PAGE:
Manual redaction of identifiable data from the handwritten TRFs completed by the ordering clinicians was labor intensive, and it was not feasible for Aetna to perform this for all 7285 nonrespondents. In order to develop an appropriate random sampling schema for analysis of nonrespondent data, Aetna first redacted all nonrespondent TRF data for recruitment weeks 1 through 12 (response rate, 961 of 2622 [36.7%]), and we used the data to inform our sampling strategy. An additional 1780 nonrespondents were randomly selected during the remaining 40 weeks of accrual using SPSS and a randomization schema to ensure representation across age, race/ethnicity, and week of recruitment, for a total of 2613 nonrespondents in the analyses. A separate analysis showed no characteristic differences between nonrespondents from weeks 1 through 12 and those randomly selected from weeks 13 through 52.
The study questionnaire assessed sociodemographic factors, personal and family cancer history, and whether the individual received genetic counseling by a GC, as well as genetic testing results. Participants were asked what types of information they received prior to testing and the reason(s) if they did not receive genetic counseling by a GC.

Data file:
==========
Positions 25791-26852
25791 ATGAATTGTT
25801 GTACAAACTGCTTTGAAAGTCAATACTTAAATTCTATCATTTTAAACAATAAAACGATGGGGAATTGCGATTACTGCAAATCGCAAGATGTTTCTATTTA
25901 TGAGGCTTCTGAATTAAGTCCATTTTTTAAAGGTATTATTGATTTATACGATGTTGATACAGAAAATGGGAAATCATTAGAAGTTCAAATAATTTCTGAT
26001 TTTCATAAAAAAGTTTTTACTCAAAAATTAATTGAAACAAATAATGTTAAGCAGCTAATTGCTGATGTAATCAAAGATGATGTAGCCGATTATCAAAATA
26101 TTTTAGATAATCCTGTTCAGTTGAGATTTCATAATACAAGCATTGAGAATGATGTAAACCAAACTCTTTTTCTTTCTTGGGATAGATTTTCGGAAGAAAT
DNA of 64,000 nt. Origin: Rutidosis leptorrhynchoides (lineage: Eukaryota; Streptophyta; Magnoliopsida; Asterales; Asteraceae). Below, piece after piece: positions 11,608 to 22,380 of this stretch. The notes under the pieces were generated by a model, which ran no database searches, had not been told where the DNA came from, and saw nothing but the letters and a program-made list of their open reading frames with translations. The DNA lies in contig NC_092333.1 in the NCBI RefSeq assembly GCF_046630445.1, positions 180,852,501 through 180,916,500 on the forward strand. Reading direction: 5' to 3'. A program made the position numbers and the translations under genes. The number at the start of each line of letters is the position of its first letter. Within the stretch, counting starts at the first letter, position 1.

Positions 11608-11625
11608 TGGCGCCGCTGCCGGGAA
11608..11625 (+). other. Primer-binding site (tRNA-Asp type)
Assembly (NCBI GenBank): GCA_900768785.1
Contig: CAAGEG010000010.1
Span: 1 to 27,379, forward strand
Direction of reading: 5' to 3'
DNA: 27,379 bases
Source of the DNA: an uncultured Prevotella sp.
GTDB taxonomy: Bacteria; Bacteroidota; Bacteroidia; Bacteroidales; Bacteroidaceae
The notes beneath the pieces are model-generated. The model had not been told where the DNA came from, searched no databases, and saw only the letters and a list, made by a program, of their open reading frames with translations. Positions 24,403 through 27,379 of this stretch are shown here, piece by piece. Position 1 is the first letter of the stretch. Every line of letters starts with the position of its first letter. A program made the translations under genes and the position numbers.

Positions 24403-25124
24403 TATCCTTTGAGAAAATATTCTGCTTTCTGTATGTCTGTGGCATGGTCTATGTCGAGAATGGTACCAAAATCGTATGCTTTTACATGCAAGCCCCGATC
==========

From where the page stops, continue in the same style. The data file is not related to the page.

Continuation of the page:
We measured BRCA1 and BRCA2 knowledge with the commonly used 11-item knowledge scale developed by the National Center for Human Genome Research Cancer Genetics Studies Consortium.23 Total score was the number of correct responses.
Understanding of the information received prior to testing was measured using a 5-point Likert scale and summed. Higher scores indicate greater patient-reported understanding.
Satisfaction with information received prior to testing and the encounter was measured across 8 domains using a 4-point Likert scale and summed. Higher scores indicate greater satisfaction.
For eligible participants who completed the study questionnaire and provided informed consent for release of identifiable data (ie, respondents), Aetna provided TRFs without redaction. The testing laboratory provided test results for participants who provided informed consent. No identifiable questionnaire data or genetic test results were shared with Aetna.